Herpetiform recurrent aphthous ulcer
In this rare form (<5% of cases), ulcers are typically about 1-2 mm in diameter. The aphthae tend to occur in clusters or crops consisting of 10-100 ulcers. Clusters may be small and localized, or they may be distributed throughout the soft mucosa of the oral cavity. These too occur predominantly on unkeratinized mucosa, as shown in the image below. It is important to differentiate these ulcers from herpes simplex virus (HSV), which also may appear as recurrent crops. HSV is an infectious disease that often presents with vesicles that quickly ulcerate and involve the keratinized mucosa of the hard palate, dorsal tongue and attached gingiva.
Herpetiform aphthous ulcer: Grouped and single tiny white to yellow ulcers scattered on the labial mucosa and on the ventral aspect of the tongue.
Recurrent aphthous ulcers are the most common oral mucosal disease in North America. They affect 20% of the population, with the incidence rising to more than 50% in certain groups of students in professional schools. Children from high socioeconomic groups may be affected more than those from low socioeconomic groups.  Note the following point prevalence and lifetime prevalence rates  :
- Point prevalence in the pediatric population in the United States: 1.2- 1.5%
- Lifetime prevalence in the pediatric population in the United States: 40.18%
Recurrent aphthous ulcers occur worldwide and are reported on every populated continent. Recurrent aphthous ulcers affect 2-66% of the international population.  . Epidemiologic studies have been conducted in various subpopulations and report data on both point prevalence and lifetime prevalence, as follows:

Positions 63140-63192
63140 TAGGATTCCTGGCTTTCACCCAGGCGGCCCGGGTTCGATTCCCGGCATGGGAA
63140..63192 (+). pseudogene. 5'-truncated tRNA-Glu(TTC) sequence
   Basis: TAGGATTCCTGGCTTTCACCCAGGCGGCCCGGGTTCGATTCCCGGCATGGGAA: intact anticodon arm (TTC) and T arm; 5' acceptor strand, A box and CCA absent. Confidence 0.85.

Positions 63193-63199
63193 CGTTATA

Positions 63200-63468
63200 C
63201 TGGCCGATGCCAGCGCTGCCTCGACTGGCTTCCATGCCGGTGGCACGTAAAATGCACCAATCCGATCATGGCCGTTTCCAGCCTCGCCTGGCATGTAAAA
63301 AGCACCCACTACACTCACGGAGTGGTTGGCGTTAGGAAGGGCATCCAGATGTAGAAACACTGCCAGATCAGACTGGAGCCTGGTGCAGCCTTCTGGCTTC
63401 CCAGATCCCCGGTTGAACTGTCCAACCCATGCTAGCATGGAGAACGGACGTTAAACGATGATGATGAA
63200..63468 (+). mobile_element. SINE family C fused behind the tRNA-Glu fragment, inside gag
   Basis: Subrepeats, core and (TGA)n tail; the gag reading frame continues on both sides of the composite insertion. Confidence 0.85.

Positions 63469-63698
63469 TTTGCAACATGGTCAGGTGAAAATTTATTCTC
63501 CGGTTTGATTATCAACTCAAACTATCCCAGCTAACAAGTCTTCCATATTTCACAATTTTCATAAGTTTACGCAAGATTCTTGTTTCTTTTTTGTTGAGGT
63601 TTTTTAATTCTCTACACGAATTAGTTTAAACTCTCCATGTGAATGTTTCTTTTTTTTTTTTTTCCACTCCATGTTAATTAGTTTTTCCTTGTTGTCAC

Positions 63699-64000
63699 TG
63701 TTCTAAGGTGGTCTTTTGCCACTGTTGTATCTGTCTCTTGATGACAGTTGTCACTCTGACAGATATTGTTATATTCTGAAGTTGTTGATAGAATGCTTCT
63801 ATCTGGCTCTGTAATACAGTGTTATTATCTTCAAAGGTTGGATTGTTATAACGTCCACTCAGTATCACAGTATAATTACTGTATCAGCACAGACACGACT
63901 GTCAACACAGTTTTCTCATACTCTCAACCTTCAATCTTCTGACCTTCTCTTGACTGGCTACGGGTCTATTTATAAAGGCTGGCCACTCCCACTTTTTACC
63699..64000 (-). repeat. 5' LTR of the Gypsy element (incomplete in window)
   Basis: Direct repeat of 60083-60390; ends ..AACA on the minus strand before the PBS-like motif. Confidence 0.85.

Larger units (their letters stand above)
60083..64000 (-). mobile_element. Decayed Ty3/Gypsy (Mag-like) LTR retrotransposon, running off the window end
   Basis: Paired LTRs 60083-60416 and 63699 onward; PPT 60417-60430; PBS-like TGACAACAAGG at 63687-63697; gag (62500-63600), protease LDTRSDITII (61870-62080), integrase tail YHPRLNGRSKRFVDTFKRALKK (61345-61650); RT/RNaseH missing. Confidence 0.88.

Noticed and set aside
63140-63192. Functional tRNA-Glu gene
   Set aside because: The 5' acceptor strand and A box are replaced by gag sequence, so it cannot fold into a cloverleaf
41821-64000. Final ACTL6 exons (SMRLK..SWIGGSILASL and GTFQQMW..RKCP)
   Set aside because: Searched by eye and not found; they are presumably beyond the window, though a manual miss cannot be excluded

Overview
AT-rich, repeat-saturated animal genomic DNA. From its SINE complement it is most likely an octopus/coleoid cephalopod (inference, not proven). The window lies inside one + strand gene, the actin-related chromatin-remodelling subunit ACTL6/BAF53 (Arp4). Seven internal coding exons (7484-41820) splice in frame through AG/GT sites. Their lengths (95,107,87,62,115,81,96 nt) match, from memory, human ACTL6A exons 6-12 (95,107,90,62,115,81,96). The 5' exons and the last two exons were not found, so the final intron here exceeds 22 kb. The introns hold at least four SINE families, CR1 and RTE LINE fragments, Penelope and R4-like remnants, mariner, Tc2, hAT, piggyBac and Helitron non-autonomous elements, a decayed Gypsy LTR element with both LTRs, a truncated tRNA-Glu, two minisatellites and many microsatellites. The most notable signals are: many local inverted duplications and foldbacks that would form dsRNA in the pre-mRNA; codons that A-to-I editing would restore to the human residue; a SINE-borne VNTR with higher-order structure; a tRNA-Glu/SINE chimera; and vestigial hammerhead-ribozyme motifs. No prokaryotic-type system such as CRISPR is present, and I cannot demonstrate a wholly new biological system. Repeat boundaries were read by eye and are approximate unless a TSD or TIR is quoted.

- Lifetime prevalence in the adult population in the United States and Canada: 46.4-69.4%
- Europe lifetime prevalence: 36-37% [
- Sweden point prevalence: 0.5-2%
- Turkey point prevalence: 1.2-2.3
- Jordan lifetime prevalence: 78%
- Iran lifetime prevalence: 25.2%
- Sulaimani City, Iraq lifetime prevalence: 28.2%
- India point prevalence: 1.5% in Northern India
- India lifetime prevalence: 50.3%
In children and in some adult communities who are affected, the incidence of recurrent aphthous ulcer is higher in women and girls than in men or boys.
Recurrent aphthous ulcer minor is the most common form of childhood recurrent aphthous ulcer. Approximately 1% of American children may have recurrent aphthous ulcers, with onset before age 5 years. The percentage of patients who are affected decreases after the third decade.
Recurrent aphthous ulcer major has a typical onset after puberty and can persist for the remainder of an individual’s life, although after late adulthood episodes become much less common.
Herpetiform recurrent aphthous ulcer first occurs in the second decade of life; the majority of persons have onset when younger than 30 years. The frequency and the severity of episodes may increase during the third and fourth decades and then decrease with advancing age.
Author: Ginat W Mirowski, MD, DMD; Chief Editor: William D James